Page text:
Digestion occurs when the body breaks down food
in to small particles--molecules--which can be delivered to individual
cells. Only when the food particles are small enough will they pass
through the membranes that line the small intestines. At this point
the blood carries these nutrients to every cell in the body.
- Digestion is not easy for animals larger than tiny worms.
It requires a major investment of time and energy, and requires
an extensive system of digestive organs, secretions, and some
surprising microscopic helpers.
- In order to break down food to absorbable molecules, the digestive
system first has to physically break apart and grind down food
items. In humans, who evolved to eat somewhat easily digested
fruits, seeds, and some meat, the teeth are the primary breaking
and grinding structures.
- Chemical secretions including saliva, stomach acid, and a variety
of enzymes digest the more complex nutrients into simpler components.
- Our small intestine also harbors beneficial bacteria that take
part in digestion in exchange for a free meal.
- The digested nutrients are absorbed into the blood through the
thin walls of the small intestine.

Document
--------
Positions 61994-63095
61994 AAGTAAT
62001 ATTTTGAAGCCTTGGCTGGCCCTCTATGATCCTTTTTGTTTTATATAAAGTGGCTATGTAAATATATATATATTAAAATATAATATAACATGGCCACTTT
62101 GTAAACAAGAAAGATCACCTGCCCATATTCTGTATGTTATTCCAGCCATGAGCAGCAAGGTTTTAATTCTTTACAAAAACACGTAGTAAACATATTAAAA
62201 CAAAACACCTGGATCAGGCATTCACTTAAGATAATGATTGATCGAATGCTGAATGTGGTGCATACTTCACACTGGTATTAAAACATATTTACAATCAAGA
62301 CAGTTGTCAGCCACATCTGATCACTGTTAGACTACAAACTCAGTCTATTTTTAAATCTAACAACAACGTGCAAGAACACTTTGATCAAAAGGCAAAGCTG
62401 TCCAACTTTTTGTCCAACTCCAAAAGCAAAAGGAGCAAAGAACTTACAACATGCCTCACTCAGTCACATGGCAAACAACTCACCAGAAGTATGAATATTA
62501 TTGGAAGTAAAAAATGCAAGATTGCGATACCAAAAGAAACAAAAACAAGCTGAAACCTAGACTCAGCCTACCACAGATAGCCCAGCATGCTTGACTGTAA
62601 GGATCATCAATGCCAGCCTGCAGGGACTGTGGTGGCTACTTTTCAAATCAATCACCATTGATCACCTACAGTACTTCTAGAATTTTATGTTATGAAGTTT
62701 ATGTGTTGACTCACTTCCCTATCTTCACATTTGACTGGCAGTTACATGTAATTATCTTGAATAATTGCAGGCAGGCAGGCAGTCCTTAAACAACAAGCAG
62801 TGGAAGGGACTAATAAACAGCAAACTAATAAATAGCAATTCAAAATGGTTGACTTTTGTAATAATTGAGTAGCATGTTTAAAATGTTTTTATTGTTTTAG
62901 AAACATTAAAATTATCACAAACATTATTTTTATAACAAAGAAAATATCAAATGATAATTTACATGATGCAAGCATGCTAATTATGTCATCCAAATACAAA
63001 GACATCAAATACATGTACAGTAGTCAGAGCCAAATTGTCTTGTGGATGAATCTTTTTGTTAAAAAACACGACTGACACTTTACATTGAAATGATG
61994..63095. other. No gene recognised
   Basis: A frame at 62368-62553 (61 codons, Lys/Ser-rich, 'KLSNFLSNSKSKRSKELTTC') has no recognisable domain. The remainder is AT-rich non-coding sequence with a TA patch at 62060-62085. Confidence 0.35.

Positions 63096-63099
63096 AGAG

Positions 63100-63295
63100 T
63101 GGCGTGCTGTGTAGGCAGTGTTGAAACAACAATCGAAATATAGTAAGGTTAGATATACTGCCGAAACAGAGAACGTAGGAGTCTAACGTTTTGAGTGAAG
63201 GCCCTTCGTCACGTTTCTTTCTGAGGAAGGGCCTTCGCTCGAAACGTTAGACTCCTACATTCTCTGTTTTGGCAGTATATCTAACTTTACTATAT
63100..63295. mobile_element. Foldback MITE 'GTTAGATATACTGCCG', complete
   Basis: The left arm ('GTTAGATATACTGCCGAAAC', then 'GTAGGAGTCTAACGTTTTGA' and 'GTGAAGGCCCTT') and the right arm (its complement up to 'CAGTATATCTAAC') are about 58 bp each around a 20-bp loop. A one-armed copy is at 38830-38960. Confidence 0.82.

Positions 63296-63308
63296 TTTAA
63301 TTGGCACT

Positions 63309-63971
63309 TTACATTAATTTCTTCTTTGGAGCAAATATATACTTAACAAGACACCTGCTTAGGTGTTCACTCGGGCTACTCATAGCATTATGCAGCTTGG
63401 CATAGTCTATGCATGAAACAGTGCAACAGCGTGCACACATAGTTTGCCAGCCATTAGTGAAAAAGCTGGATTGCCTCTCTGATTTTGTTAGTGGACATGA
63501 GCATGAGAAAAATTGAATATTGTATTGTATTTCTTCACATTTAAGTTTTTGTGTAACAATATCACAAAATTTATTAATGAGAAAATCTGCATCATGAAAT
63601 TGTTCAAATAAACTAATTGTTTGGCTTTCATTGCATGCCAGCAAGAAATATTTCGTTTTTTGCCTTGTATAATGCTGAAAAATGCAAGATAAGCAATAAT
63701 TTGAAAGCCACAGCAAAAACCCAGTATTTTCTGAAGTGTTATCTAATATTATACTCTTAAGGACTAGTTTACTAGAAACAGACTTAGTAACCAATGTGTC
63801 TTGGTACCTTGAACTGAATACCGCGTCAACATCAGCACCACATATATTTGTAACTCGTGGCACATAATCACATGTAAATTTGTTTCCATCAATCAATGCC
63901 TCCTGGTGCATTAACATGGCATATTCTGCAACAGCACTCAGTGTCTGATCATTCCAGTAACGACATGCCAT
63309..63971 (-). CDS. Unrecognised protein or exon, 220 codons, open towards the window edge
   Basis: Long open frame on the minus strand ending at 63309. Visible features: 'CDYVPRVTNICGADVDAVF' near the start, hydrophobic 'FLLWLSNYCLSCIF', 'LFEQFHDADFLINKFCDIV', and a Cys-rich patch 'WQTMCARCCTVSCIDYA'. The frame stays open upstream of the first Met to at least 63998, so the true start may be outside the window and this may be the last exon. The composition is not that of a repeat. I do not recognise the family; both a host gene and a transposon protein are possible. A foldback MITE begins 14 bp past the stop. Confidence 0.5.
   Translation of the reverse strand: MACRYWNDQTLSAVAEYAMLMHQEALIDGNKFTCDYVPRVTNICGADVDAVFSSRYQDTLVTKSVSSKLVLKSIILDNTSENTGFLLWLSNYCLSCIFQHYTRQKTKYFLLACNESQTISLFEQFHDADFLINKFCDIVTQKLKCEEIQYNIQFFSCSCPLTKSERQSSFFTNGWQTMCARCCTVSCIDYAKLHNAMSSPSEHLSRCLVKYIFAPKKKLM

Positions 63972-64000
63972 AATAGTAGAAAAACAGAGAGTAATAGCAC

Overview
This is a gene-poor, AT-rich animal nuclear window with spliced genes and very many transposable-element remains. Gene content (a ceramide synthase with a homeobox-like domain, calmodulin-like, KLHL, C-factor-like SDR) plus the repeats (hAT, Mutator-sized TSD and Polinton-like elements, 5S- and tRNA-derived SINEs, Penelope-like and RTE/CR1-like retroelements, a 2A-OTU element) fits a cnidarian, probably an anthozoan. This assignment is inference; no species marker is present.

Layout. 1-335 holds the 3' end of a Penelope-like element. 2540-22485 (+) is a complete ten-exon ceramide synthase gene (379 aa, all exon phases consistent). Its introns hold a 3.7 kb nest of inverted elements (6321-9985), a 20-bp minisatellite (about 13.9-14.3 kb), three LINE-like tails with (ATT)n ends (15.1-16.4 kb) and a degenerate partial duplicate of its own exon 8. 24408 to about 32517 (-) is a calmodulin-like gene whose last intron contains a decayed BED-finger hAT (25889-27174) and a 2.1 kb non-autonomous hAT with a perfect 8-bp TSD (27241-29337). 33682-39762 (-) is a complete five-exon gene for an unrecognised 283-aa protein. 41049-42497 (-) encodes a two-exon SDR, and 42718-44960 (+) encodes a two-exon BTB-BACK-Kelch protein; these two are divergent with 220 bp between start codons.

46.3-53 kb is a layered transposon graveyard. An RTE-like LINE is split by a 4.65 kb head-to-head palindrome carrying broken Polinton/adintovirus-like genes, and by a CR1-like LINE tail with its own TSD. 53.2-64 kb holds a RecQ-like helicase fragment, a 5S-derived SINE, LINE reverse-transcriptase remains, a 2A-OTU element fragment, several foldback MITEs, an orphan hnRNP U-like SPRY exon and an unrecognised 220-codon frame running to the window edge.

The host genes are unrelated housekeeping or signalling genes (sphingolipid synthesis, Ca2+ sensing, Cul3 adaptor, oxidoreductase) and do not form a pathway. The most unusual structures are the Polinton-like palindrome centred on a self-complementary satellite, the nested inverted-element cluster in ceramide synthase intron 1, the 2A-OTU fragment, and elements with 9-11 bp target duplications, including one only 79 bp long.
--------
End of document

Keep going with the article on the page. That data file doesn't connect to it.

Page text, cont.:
- The large intestine completes the process by resorbing water
and forming excess bacteria and indigestible foodstuff into excretable
- Some animals have evolved digestion strategies quite different
- Animals that live on high cellulose plants, such as grass,
have to process their food more thoroughly than humans. Cattle,
deer and other ruminants harbor cellulose-digesting bacteria in
their many-chambered stomachs. After the bacteria have broken
down the cellulose sufficiently, the cow "chews the cud," reprocessing
the grass before further digestion.
- Birds lack teeth for grinding. Ostriches and other birds that
live on plant material swallow stones, which stay in the bird's
muscular gizzard. As the gizzard churns, the stones grind the
food. There is evidence that some dinosaurs, which are close
relatives to birds, also used gizzard stones.
- Wood is almost impossible to digest. Wood-eating termites depend
on symbiotic protozoa in their guts to produce the enzymes for
wood digestion. In some termites, this is carried a step further.
The protozoa contain symbiotic bacteria of their own that digest